Understanding The Nutrient Value of Your Hay

Value of Your Hay
Taking hay samples is one step that can ensure the nutrient requirements of your animals are being met. By having a general idea of the quality of your forage, it will enable you to provide the lowest cost ration possible to meet your performance expectations.

There are two ways you can take hay samples: with a hay probe or by hand. Regardless of the technique used, the sample should be representative of the entire lot. This means that you should sub-sample around 10% of the total bales in the lot from a minimum of 10 corings and/or hand grabs.

What do I need to take a hay sample?

The tools needed for samples collected with a hay probe are a cordless drill, hay probe, permanent marker, a 1 gallon re-sealable plastic bag and a clean 5-gallon bucket. If taking hand grab samples, you will only need a permanent marker, a 1-gallon re-sealable plastic bag and a 5-gallon bucket.

How to take a proper hay sample?

  1. Select random bales throughout the lot you wish to sample.
  2. Obtain a sample from as far inside the bale as possible.
    1. Sampling with hay probe à Reach as far as possible inside the bale with your coring tool. This can be more difficult when bales are wet or when the hay is very mature. In those cases, a spare battery for the drill is helpful especially if a large number of bales are to be probed.
    2. Sampling by hand à It helps to use the short pipe to pry open the bale. The goal is to reach inside with your hand open and grasp tightly a handful of hay material. You want to try to not strip the leaves off when you do the grabbing, so many small handfuls are better than one large handful.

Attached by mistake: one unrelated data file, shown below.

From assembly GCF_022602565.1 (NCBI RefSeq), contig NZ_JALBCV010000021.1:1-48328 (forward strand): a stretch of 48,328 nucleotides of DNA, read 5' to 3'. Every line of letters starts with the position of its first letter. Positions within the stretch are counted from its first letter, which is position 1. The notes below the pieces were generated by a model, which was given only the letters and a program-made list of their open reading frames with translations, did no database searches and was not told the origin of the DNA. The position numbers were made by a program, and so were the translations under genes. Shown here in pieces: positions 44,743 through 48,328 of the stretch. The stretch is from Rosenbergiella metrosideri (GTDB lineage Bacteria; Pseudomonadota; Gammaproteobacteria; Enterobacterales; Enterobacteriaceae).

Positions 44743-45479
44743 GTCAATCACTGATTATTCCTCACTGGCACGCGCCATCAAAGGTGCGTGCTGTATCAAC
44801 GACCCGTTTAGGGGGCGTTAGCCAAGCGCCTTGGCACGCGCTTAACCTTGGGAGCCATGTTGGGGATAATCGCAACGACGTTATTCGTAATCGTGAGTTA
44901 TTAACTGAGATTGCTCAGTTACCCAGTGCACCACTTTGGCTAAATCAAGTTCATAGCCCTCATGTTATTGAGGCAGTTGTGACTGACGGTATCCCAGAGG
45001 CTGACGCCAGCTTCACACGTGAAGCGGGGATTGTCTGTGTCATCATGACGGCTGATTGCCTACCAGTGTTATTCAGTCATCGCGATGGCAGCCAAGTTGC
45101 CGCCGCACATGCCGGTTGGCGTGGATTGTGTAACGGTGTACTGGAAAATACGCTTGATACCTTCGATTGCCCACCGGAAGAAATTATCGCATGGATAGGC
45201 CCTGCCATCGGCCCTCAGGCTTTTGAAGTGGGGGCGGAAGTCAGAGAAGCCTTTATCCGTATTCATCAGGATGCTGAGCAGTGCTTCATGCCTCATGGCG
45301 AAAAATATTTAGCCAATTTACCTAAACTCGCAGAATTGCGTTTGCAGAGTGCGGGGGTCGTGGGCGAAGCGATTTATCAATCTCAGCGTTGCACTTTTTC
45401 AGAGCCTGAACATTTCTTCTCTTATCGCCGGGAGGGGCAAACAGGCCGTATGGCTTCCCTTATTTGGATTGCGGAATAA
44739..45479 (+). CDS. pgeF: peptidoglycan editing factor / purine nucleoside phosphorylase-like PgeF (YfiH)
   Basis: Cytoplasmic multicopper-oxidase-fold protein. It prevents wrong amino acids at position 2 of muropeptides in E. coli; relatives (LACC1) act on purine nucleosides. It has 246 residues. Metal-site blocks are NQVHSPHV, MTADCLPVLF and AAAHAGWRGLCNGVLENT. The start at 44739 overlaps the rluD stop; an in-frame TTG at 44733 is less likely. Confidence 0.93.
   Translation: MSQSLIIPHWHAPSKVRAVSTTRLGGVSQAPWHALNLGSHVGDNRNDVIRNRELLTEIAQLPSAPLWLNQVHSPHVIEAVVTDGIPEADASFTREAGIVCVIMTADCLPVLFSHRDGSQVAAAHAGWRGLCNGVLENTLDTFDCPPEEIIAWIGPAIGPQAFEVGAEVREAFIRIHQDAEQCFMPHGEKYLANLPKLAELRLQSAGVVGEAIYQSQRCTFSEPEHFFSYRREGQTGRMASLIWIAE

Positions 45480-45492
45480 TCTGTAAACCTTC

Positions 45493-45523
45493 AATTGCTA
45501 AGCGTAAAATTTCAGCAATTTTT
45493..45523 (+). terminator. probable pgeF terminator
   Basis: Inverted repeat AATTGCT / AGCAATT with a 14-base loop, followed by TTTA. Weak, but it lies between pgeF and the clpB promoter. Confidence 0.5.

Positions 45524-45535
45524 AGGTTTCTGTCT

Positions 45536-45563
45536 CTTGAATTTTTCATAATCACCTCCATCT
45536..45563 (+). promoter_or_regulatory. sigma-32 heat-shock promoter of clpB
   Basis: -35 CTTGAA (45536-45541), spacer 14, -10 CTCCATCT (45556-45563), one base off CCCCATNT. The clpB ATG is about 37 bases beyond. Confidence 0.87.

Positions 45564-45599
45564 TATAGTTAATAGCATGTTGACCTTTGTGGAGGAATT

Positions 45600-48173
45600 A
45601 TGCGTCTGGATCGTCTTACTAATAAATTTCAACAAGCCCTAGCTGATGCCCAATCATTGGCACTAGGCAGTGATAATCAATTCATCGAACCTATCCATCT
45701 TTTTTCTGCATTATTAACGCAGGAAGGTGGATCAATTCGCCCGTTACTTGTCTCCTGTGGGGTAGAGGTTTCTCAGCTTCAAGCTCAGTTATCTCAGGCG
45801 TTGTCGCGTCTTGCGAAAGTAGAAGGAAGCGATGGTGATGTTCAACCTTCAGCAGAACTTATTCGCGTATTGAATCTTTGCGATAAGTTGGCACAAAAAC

3. Place sample from bale into a 5-gallon bucket.
  4. Repeat steps 2 and 3 until you have at least 10 samples from 10% of the bales in the lot you are testing. All samples will be placed into the same 5 gallon bucket.
  5. After sampling the desired number of bales, the entire sample should be pulled apart and mixed thoroughly. You cannot rely on the lab to mix your sample.
  6. Dump sample into re-sealable plastic bag and remove any excess air. It is fine if the bag is not completely full, but you will need approximately ½ a quart of material in the bag.

What to do with your collected hay samples?

To obtain a complete nutrient analysis, forage samples can be submitted to your Area Sales Manager. Dairyland Laboratories, Inc., completes lab analysis and results will be emailed to the producer, dealer and ASM.

The next step in ensuring your nutritional program will help you maximize animal performance is working with your local dealer and/or ASM. They will submit your results to the nutritionists at BioZyme®. Our nutrition team can provide assistance in ration formulation based off of your production scenario to help you better achieve your performance expectations.

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